In a strange sense, history was repeating itself. Lynch had also struggled to rein in his Executive in the months leading up to the Civil War. The main difference was that then he had been regarded as unduly moderate, a sell-out in the making. Now the roles had been reversed and it was Lynch who was rejecting any deviations from the straight and narrow, regardless of what others wanted.[38]

Waiting for Miracles

sean-moylan-memoirsFor want of anything else to say, it was agreed to hold another Executive meeting for the 10th April. To many, this might have seemed like nothing more than the dragging out of the inevitable. For Lynch, it had bought enough time for the Western resurgence he had spoken about to Andrews to start making a difference.

Another iron in the fire was the field artillery Lynch was expecting. He had assigned Seán Moylan to the United States in November 1922 to act as a liaison officer with sympathetic Irish-American groups. The Americans were to raise the funds that would be passed on to Germany for the purchase and later transport of the weapons.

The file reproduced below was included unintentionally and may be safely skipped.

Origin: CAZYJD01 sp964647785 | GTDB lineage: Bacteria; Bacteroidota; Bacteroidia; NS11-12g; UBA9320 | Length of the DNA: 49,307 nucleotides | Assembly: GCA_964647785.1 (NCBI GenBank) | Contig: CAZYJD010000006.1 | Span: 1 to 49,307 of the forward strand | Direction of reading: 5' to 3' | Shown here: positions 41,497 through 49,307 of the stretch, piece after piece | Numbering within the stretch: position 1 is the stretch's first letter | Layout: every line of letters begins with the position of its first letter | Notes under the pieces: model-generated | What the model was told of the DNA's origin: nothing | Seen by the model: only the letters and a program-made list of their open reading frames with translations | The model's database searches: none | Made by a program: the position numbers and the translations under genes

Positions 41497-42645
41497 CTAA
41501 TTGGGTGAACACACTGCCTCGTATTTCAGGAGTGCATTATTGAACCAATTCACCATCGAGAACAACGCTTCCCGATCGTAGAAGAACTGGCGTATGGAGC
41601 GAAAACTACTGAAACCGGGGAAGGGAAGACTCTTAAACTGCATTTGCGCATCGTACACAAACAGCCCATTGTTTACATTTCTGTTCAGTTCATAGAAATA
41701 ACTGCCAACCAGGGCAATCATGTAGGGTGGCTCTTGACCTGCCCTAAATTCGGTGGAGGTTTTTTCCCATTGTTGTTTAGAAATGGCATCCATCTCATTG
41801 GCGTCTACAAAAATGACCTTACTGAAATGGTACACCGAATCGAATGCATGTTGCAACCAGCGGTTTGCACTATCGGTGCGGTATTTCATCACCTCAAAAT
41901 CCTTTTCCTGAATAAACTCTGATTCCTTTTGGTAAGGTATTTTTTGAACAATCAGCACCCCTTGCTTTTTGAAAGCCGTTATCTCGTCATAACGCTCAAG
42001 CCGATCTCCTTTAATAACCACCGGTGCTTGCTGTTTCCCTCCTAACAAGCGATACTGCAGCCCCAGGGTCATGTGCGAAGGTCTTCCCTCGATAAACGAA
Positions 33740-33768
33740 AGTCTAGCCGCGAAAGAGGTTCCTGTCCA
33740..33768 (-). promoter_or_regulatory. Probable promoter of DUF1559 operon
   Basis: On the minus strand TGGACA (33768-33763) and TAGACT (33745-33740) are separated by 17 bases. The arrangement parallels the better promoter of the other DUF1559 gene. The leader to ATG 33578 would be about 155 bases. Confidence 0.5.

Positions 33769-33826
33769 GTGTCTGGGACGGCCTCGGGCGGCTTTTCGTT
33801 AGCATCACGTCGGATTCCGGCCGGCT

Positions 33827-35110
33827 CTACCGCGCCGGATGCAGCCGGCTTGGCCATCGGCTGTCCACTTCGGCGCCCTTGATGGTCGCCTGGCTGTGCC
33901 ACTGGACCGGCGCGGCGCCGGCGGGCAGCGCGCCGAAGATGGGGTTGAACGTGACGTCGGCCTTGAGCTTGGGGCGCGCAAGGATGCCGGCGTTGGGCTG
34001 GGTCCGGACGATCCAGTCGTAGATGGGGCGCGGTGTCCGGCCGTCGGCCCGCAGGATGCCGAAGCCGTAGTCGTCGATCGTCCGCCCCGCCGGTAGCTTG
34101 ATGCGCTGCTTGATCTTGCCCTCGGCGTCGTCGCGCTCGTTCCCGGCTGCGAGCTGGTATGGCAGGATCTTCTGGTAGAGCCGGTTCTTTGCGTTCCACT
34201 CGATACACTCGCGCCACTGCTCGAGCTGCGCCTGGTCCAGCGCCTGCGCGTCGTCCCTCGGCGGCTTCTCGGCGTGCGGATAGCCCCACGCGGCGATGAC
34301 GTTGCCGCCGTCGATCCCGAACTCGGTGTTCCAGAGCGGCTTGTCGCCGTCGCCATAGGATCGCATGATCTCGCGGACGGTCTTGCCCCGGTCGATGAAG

Lynch was specific in his requests – four mountain batteries of artillery, with four guns to a battery, and as much ammunition as could be bought. Lynch predicated to Moylan that these “would completely demoralise enemy and end the war,” envisioning how it would only take one such weapon, shared between the IRA, to do the trick.

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Joseph McGarrity, a contact of Moylan’s in America

Such was his certainty that he felt entitled to quibble over the cost. Professing himself surprised at how much money he was told would be needed, he instructed Moylan not to worry over quantity. After all, “a big cargo is not required; even a few, with sufficient shells, would finish up the business here.”[39]

In the end, none of these miracle weapons ever appeared. Neither did the all-conquering legions from the West. Perhaps these failures would have finally convinced Lynch of the hard truth before him. Perhaps not.

Crohan West

In the fortnight before the next Executive conclave, Lynch took refuge in a number of safe-houses. The most impressive was a converted cowshed near Mullinahone, Co. Tipperary, artfully designed for concealment:

The whole building was about thirty feet long and ten wide, with corrugated iron walls and a roof partly of thatch and partly of corrugated iron. Access to the hiding place was from inside the cow shed, so that no trace led to it from outside, and the entrance was so cleverly constructed in what was apparently the inside of the end wall that it could not be opened except by one who knew the secret.[40]